I wanted to have a RAID5 config in my computer, but after some tests, the onboard Intel RST does not work properly. I can build a RAID volume with 3 spare HDDs (two out of an old laptop (WD scoprio blue 160GB-5400rpm) and a another from an external case, WD Caviar SE 500GB-7200rpm)) but I can’t edit any word file on it (for exemple).
I run a dual-boot (W7+Kubuntu Bionic), and w10 should join soon. The OSs are on a separate SSD, the RAID would only be for the data.
I have a i7-3770k and an Asus P8Z77-V LK.
I thought about a NAS, but the transfer rate of Gigabit Ethernet is nowhere near HDD in SATA. Then I then thought about an external RAID case, but that costs around 300€ for 4 HDDs.
My question(s) is(are):
- Which brand is trustworthy?
- Which chip supports both Linux (up-to-date LTS ubuntu-family) and Windows7/10?
- Which models support at least 4 SATA devices?
- What perfs should I expect (I have a spare PCIe 2.0 x1 and a PCIe 2.0 x16 - that may suffocate the 660Ti that I keep for the PhysX)
- What price should I expect?
Thanks for your answers: I have no clues regarding this kind of hardware.
Okay backup. What is your main goal?
Are you looking for balls to the wall read/write performance or a data storage solution?
Also what is the total budget for the build out?
Are you getting brand new or reclaimed hardware?
I’m not really looking for perfs through the roof, but faster than single HDD read/wright/random would be great (in theory 4 HDDs in RAID5 should meet these requierments). Aside from that, obviously having a redundant HDD. And also a single large volume instead of 4 smaller volumes.
As for the budget, this is one of the questions: I have no idea of the prices of RAID cards that meet my expectations and are obviously not complete garbage.
New or second hand does not matter: Older hardware that is compatible with my setup is all right, maybe less expensive, but finding it could be more difficult. New ones could be more of a long(ish)-term solution, maybe less compatibility issues.
Okay so I’m assuming you have a basic knowledge of what you are trying to do.
What you want is a LSI 9211-4i. You can get those second hand on eBay for around 50USD. If you feel like that you are going to need more drives then get the 8i model. Be sure that it is NOT FLASHED. If you get a card that is put into IT mode you won’t be able to do what you want. You also are going to need all the drives to be the same size. I’ve had great success with 2TB Hitachi Ultrastars. They go for about 50USD/each on eBay as well. You also need a SFF-8087 to SATA breakout cable to hook up the drives to the controller. 10USD on eBay.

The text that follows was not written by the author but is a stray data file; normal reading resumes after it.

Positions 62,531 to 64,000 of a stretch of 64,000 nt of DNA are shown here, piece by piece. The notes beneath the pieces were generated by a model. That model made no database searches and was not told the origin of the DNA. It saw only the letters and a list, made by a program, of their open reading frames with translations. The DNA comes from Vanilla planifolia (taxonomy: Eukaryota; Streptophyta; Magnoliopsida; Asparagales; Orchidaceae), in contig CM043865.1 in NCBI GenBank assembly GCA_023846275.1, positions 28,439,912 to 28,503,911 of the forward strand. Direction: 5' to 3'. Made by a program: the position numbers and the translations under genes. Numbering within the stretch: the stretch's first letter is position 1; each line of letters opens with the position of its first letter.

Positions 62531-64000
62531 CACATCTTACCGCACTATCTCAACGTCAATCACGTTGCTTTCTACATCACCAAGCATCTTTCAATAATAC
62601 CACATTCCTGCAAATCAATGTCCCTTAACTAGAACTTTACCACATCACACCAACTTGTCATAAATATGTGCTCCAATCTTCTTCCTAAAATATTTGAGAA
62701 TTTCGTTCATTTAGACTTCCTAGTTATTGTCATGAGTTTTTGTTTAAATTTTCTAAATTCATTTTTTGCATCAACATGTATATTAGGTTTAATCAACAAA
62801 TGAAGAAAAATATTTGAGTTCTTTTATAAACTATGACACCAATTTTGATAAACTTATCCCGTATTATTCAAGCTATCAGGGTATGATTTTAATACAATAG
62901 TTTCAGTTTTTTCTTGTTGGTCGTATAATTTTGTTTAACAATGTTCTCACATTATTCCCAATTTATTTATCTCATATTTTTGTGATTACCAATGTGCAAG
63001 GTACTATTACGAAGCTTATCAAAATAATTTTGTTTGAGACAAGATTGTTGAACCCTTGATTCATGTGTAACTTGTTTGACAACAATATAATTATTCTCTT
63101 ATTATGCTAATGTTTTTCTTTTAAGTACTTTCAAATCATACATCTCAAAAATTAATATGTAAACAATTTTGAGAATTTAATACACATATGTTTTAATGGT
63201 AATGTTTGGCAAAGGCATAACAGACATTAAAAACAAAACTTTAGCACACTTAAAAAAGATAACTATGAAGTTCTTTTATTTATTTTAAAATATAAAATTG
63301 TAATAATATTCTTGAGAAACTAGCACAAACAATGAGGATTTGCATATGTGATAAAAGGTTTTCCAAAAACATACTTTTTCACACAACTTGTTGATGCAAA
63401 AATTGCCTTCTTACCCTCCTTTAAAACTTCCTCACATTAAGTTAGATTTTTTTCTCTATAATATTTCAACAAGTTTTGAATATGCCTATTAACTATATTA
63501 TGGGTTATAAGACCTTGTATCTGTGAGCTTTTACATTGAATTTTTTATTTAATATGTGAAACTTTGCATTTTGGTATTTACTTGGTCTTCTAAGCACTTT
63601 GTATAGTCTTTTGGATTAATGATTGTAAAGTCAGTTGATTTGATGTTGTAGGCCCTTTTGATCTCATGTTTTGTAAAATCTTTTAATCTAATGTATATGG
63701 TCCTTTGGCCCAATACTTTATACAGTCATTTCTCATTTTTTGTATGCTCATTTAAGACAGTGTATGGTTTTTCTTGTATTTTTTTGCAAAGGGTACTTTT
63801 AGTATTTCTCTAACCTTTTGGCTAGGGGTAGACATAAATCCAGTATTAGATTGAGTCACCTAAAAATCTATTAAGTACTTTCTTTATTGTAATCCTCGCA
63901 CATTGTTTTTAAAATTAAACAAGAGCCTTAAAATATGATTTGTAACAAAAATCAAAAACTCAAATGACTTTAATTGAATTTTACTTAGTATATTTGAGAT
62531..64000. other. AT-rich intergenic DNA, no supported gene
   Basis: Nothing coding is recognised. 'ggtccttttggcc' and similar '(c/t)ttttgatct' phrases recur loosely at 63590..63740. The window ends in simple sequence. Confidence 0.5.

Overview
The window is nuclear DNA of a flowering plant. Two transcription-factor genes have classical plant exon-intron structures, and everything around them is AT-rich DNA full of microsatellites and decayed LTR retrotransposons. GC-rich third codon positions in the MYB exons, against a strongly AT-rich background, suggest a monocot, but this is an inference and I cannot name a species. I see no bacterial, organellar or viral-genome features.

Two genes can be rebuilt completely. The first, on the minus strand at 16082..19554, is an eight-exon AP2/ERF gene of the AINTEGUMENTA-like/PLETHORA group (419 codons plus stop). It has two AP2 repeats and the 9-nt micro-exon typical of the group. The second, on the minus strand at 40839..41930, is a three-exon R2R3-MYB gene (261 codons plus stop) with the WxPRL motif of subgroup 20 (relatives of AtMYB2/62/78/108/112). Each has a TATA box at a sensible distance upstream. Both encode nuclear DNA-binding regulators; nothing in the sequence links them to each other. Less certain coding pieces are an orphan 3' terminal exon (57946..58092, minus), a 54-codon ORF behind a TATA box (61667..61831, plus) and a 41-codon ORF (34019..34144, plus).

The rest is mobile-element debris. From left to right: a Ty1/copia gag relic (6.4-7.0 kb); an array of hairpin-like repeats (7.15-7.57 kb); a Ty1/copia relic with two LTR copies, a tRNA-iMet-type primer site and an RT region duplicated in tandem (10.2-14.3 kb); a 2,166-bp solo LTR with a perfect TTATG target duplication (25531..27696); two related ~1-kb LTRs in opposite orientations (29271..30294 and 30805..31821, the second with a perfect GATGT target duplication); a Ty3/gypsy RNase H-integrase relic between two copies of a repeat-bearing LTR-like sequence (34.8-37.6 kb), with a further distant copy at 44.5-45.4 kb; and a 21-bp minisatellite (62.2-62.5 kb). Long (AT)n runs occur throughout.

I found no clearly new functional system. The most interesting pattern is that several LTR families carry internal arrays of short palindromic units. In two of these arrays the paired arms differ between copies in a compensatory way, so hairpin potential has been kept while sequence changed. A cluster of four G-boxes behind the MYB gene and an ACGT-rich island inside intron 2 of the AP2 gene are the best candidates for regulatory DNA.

You are going to need hardware raid, so the volume can work on both Win/Ubuntu. When you get all the drives in you are going to boot into the controller BIOS to build the array on the controller first. Once it’s done building then you can use it. If you go with the mentioned 2TB drives that can take up to 2 days. You are going to need to make the filesystem NTFS so it can work in both Windows and Linux. You can try to go with EXT4 but I’ve had problems in the past with Windows like these in dual boot.
If you are sure you are going with RAID5 you have be sure that you have a backup solution. RAID is not backup. I’m going to say this again. RAID IS NOT BACKUP. Get a cloud service or something but make sure you have your data backed up somewhere else. Also have a spare disk that you can replace if one of the drives goes down. Once that one goes down and you replace it then get another drive.
This should be a good starting point but let me know if you have any questions.
Thanks for your answers.
I have basic knowledge about RAID, the different configs, the pros and cons, also file systems.
I was planning on using 3TB HDDs.
Does this card need drivers installed in the OS?
I see that LSI is now part of Broadcom. Is this card still manufactured? If not, what replaces it?
Will it be recognized by the newest Windows and Linux kernels (is it kind of future proof)?
Once again, thank you.
You don’t need to get the Broadcom version. Everything was grandfathered in in terms of firmware. LSI/Broadcom are essentially the same company.
The drivers for these are baked into Linux but you shouldn’t need to get any drivers in the first place because these are going to be part of the system at the BIOS level. Plus getting an LSI 9211 is a very basic but well regarded piece of kit.
Windows should be able to pick out the volume once it’s built. So that shouldn’t be a problem either. Just pick your filesystem and format it accordingly.
While searching a little about the 9211-4i, i doesn’t seem to support RAID5 (only 0, 1, 1E and 10)…
Durp. Brain fart. A 9266 is what you’d want then.
Well, it seems a wee bit more expensive, then…